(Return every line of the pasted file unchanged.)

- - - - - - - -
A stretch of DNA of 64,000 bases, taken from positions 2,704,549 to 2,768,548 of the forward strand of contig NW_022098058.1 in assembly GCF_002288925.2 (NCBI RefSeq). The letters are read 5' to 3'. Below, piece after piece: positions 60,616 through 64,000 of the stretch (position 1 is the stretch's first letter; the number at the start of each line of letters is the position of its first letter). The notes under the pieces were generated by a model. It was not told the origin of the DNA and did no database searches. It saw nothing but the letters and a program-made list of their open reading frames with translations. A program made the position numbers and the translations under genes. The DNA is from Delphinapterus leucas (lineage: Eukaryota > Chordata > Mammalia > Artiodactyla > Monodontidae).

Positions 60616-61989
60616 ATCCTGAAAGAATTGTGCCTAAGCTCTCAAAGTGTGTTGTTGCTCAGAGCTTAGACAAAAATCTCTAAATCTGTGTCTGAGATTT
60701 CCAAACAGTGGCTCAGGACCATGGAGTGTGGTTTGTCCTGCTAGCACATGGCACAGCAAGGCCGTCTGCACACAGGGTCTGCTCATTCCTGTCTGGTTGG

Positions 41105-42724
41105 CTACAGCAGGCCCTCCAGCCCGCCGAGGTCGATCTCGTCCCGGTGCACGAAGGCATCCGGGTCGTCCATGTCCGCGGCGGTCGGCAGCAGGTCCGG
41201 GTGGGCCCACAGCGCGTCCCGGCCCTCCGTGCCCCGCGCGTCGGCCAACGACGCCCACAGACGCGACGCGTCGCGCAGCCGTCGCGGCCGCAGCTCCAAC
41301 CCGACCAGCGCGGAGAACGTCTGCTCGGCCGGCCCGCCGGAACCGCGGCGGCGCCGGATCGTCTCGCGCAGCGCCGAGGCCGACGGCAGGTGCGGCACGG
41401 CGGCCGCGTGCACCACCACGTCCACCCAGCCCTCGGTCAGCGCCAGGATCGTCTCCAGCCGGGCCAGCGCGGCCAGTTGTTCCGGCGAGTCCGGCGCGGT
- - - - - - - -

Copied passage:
A stretch of DNA of 64,000 bases, taken from positions 2,704,549 to 2,768,548 of the forward strand of contig NW_022098058.1 in assembly GCF_002288925.2 (NCBI RefSeq). The letters are read 5' to 3'. Below, piece after piece: positions 60,616 through 64,000 of the stretch (position 1 is the stretch's first letter; the number at the start of each line of letters is the position of its first letter). The notes under the pieces were generated by a model. It was not told the origin of the DNA and did no database searches. It saw nothing but the letters and a program-made list of their open reading frames with translations. A program made the position numbers and the translations under genes. The DNA is from Delphinapterus leucas (lineage: Eukaryota > Chordata > Mammalia > Artiodactyla > Monodontidae).

Positions 60616-61989
60616 ATCCTGAAAGAATTGTGCCTAAGCTCTCAAAGTGTGTTGTTGCTCAGAGCTTAGACAAAAATCTCTAAATCTGTGTCTGAGATTT
60701 CCAAACAGTGGCTCAGGACCATGGAGTGTGGTTTGTCCTGCTAGCACATGGCACAGCAAGGCCGTCTGCACACAGGGTCTGCTCATTCCTGTCTGGTTGG

Positions 41105-42724
41105 CTACAGCAGGCCCTCCAGCCCGCCGAGGTCGATCTCGTCCCGGTGCACGAAGGCATCCGGGTCGTCCATGTCCGCGGCGGTCGGCAGCAGGTCCGG
41201 GTGGGCCCACAGCGCGTCCCGGCCCTCCGTGCCCCGCGCGTCGGCCAACGACGCCCACAGACGCGACGCGTCGCGCAGCCGTCGCGGCCGCAGCTCCAAC
41301 CCGACCAGCGCGGAGAACGTCTGCTCGGCCGGCCCGCCGGAACCGCGGCGGCGCCGGATCGTCTCGCGCAGCGCCGAGGCCGACGGCAGGTGCGGCACGG
41401 CGGCCGCGTGCACCACCACGTCCACCCAGCCCTCGGTCAGCGCCAGGATCGTCTCCAGCCGGGCCAGCGCGGCCAGTTGTTCCGGCGAGTCCGGCGCGGT